Sunset at the famous Oberbaumbrücke, crossing frozen Spree river (Berlin/ Germany)

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Visiting Scholar: Jonas Tallberg

News / January 16, 2017

Jonas TallbergJonas Tallberg is Professor of Political Science at Stockholm University. His research interests are global governance and European Union politics. He currently directs the research program “Legitimacy in Global Governance” (LegGov), funded by Riksbankens Jubileumsfond.

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Featured Graduate Student Research: Jane Esberg

News / January 10, 2017

Jane EsbergJane Esberg is a PhD Candidate in Political Science.

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The state of US-Russia relations

News / November 29, 2016

 

At a recent European Security Initiative (ESI) lecture held at the GSB's Oberndorf Event Center, Sergey Kislyak, Russian Ambassador to the US, described US-Russia relations as being at its worse point since the end of the Cold War.

Ambassador Kislyak then went on to list the series of US actions that he believes led up to this.  

Moderated by Michael McFaul, the Director of FSI, Professor of Political Science, and former US Ambassador to Russia, the lecture drew a large audience of over 200 students, faculty, staff and members of the public. 

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The fallout from Brexit

News / November 18, 2016

Christophe Crombez, Senior Research Scholar at The Europe Center, and Nick Bloom, Professor of Economics and Senior Fellow at SIEPR, explored the short-term and long-term consequences of Brexit and the future of the UK's relationship with Europe at a recent panel discussion titled "Brexit: What's Next for the UK and Europe."   Ken Scheve, Professor of Political Science and the Director of The Europe Center, moderated the event.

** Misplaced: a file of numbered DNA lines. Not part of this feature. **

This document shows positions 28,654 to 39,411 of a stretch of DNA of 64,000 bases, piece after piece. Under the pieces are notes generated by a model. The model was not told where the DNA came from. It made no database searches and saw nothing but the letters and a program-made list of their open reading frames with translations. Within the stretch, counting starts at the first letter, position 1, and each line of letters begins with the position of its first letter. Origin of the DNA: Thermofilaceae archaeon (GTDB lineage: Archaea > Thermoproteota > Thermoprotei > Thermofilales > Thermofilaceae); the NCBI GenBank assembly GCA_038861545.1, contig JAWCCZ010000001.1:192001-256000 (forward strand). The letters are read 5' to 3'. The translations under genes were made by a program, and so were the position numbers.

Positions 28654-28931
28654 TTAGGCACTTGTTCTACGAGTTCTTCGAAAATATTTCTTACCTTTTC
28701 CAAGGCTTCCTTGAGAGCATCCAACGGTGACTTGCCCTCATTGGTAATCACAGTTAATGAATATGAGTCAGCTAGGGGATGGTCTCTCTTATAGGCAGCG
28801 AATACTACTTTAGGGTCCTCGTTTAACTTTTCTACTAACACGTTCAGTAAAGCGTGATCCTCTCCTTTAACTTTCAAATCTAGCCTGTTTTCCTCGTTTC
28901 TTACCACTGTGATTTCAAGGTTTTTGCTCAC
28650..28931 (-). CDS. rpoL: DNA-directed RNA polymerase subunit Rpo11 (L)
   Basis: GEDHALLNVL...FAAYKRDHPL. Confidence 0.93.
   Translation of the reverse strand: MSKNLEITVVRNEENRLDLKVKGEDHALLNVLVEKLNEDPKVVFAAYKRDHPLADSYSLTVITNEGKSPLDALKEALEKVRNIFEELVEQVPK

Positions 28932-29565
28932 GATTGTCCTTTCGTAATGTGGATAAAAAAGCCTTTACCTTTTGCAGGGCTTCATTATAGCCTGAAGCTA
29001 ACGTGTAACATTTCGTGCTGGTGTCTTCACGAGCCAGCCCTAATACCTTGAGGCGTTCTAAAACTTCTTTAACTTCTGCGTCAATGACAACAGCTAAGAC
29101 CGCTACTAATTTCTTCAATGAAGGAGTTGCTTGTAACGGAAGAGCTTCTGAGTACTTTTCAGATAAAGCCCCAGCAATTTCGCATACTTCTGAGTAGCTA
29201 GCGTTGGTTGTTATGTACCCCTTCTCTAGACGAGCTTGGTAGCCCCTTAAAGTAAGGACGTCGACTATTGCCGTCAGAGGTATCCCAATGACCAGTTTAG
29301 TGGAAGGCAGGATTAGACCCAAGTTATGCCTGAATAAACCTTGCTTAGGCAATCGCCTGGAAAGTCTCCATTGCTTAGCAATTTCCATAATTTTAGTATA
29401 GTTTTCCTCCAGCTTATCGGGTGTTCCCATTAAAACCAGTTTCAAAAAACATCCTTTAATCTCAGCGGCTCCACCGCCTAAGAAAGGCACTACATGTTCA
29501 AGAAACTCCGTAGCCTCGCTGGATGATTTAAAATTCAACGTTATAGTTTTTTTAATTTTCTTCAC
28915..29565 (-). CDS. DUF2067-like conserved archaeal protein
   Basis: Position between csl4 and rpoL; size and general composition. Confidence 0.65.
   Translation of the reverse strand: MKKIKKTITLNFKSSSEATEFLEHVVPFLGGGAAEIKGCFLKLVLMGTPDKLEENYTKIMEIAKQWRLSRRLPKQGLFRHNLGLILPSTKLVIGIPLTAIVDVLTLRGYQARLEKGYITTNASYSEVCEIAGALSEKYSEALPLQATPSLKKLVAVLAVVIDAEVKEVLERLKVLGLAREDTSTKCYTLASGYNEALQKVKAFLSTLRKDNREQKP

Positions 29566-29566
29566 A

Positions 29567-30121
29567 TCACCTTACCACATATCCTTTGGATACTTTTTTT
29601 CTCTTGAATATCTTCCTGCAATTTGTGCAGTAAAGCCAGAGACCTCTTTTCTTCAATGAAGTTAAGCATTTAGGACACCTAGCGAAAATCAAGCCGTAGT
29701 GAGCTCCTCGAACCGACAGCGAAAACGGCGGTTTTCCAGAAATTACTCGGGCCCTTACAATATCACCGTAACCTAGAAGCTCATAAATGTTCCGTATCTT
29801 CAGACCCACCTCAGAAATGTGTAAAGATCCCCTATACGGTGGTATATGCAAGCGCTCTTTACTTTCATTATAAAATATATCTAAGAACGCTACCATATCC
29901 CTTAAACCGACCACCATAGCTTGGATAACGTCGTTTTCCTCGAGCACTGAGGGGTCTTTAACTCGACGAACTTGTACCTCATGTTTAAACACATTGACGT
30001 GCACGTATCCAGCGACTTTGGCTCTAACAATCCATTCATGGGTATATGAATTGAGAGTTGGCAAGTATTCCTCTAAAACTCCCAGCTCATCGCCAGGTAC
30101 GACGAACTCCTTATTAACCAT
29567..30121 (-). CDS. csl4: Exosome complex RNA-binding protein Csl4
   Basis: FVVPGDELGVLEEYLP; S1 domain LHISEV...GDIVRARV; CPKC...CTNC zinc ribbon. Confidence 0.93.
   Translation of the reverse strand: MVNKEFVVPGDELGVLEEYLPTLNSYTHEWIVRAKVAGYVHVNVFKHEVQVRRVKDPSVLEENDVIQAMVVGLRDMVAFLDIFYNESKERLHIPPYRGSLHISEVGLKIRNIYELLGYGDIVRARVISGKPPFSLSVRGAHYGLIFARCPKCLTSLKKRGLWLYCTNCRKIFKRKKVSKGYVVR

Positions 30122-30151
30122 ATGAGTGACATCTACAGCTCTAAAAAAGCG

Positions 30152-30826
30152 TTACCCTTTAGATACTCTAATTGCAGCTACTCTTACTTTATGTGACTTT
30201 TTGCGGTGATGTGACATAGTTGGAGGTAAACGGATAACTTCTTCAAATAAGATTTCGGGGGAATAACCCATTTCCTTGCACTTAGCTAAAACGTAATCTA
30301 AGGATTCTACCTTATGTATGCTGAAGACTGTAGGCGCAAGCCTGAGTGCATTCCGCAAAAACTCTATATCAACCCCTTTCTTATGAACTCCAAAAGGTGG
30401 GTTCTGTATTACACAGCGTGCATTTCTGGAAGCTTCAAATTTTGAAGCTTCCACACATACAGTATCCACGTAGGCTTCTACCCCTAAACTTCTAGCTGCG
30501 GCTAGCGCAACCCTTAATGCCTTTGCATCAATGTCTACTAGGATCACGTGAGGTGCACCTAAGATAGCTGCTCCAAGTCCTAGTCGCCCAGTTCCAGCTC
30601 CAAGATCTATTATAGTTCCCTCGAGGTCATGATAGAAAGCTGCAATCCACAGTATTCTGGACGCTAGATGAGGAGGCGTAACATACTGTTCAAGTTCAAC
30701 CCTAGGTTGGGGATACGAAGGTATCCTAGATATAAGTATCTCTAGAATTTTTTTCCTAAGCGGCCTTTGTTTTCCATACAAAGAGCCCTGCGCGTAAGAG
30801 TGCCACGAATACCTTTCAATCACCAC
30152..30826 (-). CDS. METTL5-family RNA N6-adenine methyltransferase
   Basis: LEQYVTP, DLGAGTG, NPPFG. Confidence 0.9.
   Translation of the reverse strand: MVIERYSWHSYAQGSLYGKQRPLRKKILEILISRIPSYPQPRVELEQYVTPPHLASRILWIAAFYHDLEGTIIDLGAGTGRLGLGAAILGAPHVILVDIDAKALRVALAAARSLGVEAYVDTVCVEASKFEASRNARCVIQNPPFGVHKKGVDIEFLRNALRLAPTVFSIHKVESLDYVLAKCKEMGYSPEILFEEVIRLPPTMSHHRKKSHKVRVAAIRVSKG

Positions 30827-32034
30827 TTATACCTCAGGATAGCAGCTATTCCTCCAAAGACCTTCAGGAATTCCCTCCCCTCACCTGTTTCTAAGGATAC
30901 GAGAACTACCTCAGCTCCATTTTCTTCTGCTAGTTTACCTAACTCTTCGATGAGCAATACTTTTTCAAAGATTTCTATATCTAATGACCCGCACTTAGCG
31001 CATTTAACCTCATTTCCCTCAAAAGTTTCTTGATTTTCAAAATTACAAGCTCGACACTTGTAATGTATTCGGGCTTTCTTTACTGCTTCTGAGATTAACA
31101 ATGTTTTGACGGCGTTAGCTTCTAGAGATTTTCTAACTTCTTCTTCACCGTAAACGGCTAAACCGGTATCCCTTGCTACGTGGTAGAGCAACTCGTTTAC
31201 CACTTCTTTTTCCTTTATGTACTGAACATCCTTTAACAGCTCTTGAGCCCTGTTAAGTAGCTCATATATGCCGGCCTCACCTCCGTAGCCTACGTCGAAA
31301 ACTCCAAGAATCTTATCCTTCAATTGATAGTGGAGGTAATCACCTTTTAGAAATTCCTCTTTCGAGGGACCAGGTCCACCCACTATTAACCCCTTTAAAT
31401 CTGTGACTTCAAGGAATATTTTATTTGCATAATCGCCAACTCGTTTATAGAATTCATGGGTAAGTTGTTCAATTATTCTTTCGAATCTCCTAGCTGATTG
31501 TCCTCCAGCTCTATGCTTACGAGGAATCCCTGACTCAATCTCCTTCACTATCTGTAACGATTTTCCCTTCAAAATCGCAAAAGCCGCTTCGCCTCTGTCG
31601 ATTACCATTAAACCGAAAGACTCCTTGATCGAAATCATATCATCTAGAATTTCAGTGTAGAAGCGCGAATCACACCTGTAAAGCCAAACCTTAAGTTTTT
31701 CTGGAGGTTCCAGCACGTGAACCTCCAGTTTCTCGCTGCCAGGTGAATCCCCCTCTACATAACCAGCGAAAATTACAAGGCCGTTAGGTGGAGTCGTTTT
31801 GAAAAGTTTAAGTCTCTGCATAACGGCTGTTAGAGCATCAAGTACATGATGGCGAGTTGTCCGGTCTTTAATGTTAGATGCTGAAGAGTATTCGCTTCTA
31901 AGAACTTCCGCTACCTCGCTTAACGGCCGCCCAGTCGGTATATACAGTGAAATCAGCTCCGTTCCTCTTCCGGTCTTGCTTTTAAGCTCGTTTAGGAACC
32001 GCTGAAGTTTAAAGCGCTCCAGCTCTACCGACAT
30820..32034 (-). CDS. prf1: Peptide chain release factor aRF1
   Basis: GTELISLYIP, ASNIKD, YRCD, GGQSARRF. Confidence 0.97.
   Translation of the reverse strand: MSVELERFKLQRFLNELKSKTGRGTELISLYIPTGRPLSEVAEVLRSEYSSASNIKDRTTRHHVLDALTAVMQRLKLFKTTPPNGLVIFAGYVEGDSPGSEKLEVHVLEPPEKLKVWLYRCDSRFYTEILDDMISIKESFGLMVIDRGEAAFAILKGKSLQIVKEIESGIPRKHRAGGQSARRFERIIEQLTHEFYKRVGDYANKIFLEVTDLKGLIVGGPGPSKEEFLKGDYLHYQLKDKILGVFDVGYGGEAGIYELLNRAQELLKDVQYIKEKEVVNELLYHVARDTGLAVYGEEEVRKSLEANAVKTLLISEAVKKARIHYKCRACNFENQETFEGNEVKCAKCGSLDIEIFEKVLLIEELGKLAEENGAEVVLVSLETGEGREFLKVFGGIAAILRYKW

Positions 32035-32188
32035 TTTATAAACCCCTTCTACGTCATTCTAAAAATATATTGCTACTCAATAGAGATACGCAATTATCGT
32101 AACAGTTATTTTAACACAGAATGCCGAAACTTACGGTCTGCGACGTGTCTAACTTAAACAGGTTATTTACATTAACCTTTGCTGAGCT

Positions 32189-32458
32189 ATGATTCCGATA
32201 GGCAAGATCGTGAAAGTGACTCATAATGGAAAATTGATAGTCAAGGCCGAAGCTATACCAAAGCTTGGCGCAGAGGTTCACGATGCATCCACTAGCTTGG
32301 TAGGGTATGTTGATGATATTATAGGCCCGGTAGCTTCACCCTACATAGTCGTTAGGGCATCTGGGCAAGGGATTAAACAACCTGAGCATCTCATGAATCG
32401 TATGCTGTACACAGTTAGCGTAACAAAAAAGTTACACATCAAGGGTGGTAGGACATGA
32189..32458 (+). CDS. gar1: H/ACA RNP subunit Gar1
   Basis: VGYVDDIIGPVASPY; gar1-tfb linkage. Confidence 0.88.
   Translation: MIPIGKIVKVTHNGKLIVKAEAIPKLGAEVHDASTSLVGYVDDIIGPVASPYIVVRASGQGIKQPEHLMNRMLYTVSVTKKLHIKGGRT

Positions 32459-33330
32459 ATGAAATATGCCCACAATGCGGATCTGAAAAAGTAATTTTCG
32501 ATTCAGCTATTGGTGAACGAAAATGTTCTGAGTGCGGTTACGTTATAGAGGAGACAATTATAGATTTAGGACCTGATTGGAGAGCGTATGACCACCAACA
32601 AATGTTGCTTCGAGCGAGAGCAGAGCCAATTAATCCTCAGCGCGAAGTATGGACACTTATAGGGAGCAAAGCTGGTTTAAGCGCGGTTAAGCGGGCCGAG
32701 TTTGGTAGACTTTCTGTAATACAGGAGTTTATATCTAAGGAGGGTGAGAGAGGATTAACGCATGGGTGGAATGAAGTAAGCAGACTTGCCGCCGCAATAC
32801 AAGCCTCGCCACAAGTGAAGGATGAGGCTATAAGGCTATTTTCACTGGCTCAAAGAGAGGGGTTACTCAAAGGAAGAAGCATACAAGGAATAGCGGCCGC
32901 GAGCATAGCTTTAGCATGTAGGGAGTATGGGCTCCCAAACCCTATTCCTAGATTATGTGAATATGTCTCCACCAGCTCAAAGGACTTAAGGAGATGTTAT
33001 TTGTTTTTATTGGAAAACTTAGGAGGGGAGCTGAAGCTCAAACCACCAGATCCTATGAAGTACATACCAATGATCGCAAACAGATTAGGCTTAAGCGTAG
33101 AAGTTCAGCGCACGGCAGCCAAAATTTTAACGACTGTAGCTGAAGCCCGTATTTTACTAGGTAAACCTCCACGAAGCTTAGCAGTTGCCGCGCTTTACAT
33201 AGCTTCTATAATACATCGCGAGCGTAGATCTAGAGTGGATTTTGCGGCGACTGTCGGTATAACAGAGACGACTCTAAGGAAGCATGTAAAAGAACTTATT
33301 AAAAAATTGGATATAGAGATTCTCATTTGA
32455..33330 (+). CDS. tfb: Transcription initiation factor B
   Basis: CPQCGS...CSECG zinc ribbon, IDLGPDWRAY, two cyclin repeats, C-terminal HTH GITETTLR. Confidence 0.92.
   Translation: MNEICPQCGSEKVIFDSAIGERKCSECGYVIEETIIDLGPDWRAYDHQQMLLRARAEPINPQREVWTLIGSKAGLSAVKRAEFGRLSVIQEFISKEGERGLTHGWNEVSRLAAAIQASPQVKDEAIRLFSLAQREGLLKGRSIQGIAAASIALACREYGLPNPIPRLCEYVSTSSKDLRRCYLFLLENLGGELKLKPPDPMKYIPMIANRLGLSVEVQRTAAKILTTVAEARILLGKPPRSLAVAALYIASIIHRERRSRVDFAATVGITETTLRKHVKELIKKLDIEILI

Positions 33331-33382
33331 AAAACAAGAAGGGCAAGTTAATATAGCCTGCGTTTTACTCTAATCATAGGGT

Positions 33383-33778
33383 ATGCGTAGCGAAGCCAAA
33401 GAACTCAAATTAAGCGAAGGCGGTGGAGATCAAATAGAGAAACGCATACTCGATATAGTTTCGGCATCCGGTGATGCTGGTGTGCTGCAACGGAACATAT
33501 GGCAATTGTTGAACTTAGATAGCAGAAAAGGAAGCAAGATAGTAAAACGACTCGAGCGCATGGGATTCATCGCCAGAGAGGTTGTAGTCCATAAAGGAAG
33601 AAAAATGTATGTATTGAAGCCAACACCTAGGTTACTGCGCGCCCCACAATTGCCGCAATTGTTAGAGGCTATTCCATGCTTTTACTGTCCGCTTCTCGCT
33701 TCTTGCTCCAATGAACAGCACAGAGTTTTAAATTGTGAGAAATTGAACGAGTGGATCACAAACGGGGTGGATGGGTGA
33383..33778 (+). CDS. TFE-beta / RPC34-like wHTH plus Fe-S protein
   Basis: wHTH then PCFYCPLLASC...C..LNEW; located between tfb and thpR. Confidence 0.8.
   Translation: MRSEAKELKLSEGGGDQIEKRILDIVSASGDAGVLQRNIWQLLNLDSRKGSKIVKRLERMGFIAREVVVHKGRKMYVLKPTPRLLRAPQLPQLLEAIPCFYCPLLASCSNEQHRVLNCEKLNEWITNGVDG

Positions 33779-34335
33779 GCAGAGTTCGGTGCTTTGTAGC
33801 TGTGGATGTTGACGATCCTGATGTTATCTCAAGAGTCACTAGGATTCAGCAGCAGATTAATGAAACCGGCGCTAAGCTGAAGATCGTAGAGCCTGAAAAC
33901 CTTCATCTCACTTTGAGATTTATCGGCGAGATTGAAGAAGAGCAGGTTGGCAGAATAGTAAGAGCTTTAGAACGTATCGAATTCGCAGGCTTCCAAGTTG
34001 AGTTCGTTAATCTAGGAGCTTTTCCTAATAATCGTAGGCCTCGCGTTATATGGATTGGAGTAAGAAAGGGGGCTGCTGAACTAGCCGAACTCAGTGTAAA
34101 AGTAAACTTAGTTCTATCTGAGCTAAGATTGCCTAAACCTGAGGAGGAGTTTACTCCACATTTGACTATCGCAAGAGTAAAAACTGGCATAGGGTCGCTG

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Featured Faculty Research: Elaine Treharne

News / November 7, 2016

Elaine TreharneElaine Treharne earned her PhD from the University of Manchester, with a year as a Procter Graduate Fellow at Princeton University.

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Featured Graduate Student Research: Simeon Ehrlich

News / November 7, 2016

Simeon EhrlichSimeon Ehrlich is a PhD candidate in the Department of Classics and, concurrently, J.E.A. Crake Doctoral Fellow in Classics at Mount Allison University.

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The Europe Center October 2016 Newsletter

News / October 18, 2016

 

Report Published by Students Participating in The Europe Center's Undergraduate Internship Program

 

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Post Catalonia referendum

Commentary / October 12, 2016

Joan Ramon Resina, professor of Iberian and Latin American Cultures, and Comparative Literature, and the director of The Europe Center's Iberian Studies Program, shares his perspective on the October 1st Catalonia referendum in a recent opinion piece written for The Hill.  

Resina's article, "American influence will help Catalonia win independence", can be read on The Hill's website.

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Featured Faculty Research: Fiona Griffiths

News / September 20, 2016